The clavicle is one of the most commonly fractured bone in young individuals. It is the most commonly fractured bone associated with birth(obstetrical fracture). It is often caused by an indirect force transmitted from an outstretched hand through the bones of the forearm and arm to the shoulder during a fall. A fracture may also result from a force applied directly to the clavicle. The weakest part of the clavicle is at the junction of its middle and lateral thirds. After the fracture of the clavicle, the sternocleidomastoid muscle elevates the medial fragment of the bone. The distal fragment is displaced downward due to the pull of the deltoid muscle. The shoulder drops because the trapezius muscle is unable to hold up the lateral fragment owing to the weight of the upper limb. In addition to being depressed, the lateral fragment of the clavicle may be pulled medially by the adductor muscles of the arm such as the pectoralis major. Overriding of the bone fragments shortens the clavicle.
The SCAPULA( shoulder blade) is an inverted triangular bone located at the posterolateral aspect of the thorax, overlying the 2nd to the 7th ribs. The triangular body(blade) of the scapula is thin and translucent superior and inferior to the scapular spine. It has 3 angles: inferior, superior, and lateral angles. It has also 3 borders: the lateral or the axillary border; the superior border; the medial or vertebral border. With the arm resting by the side of the body, the medial or vertebral border runs almost parallel to the spinal column. The lateral or axillary border runs from the inferior angle to the lateral angle of the scapula. The superior border extends from the superior angle laterally toward the coracoid process. It has two surfaces: the concave costal or anterior surface and the convex posterior surface. The anterior surface has a large subscapular fossa is occupied by the subscapularis muscle, while the posterior surface is unevenly divided by the spine of the scapula into a small supraspinous fossa which is occupied by the supraspinatus muscle and the larger infraspinous fossa which houses the infraspinatus muscle.
The spine of the scapula can be palpated as a transverse subcutaneous ridge located at the posterior aspect. It divides the posterior surface in a supraspinous and a infraspinous fossa. The medial end of the spine diminishes in height at the root of the spine. In contrast, the lateral end of the spine gains considerable height and flattens into the broad and prominent acromiom. The acromium process is the lateral expansion of the spine. The acromiom extends in a lateral and anterior direction forming a horizontal shelf over the glenoid fossa. The clavicular facet on the acromiom marks the surface of the acromioclavicular joint. It articulates with the clavicle and provides an attachment for the trapezius and deltoid muscles, as well as for one end of the coracoacromial ligament. The coracoid process (from the word corax, meaning crow’s beak) projects anteriorly, laterally and inferiorly towards the glenoid cavity. It is a remnant of the third bone of the pectoral girdle and is palpable anteriorly just medial to the head of the humerus. It provides attachment to five clinically important structures- the pectoralis minor, coracobrachialis, short head of biceps, coracoacromial ligament, the coracoclavicular ligaments. The GLENOID FOSSA is the site of articulation with the humerus. The articular surface faces laterally but slightly anteriorly and slightly superiorly. This shallow fossa is deepened slightly by the GLENOID LABRUM(lip of fibrocartilage). The supraglenoid tubercle and infraglenoid tubercle provide attachments for the long heads of the biceps and triceps muscles, respectively.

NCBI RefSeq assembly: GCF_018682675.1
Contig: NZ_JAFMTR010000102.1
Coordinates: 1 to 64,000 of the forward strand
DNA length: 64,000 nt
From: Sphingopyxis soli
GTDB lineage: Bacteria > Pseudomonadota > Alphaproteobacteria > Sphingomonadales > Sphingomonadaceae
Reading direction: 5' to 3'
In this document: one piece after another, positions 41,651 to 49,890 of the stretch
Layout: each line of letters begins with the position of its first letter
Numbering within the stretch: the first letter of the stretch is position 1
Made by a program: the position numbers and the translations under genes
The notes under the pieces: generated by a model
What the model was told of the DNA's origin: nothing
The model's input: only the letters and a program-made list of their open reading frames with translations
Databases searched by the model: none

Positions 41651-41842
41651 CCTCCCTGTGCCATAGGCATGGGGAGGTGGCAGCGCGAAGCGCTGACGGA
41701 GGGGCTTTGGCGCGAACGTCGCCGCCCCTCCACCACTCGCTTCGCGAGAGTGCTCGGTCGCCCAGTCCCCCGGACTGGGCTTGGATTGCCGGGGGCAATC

The GLENOID FOSSA(or, glenoid cavity) articulates with the head of the humerus at the glenohumeral (shoulder) joint. It is located at the superolateral portion of the scapula. The glenoid (Greek word: socket) cavity is a shallow, concave, oval fossa, which is directed anterolaterally and slightly superiorly and is considerably smaller than the head of the humerus for which it serves as a socket. The glenoid fossa is slightly deepened by the glenoid labrum (lip of fibrocartilage).
The glenohumeral joint is the articulation between the glenoid fossa of the scapula and the head of the humerus. It is the most mobile of all the joints of the body and gives the upper extremity almost extreme degrees of freedom of movement. It is considered a ball and socket joint although the socket part of the joint is not a true socket into which the humeral head is embedded. Rather, it is a ball and saucer joint since the glenoid fossa is just a shallow depression. Because of this peculiar structure the glenohumeral joint is considered to be one of the most unstable joints that is susceptible to dislocation.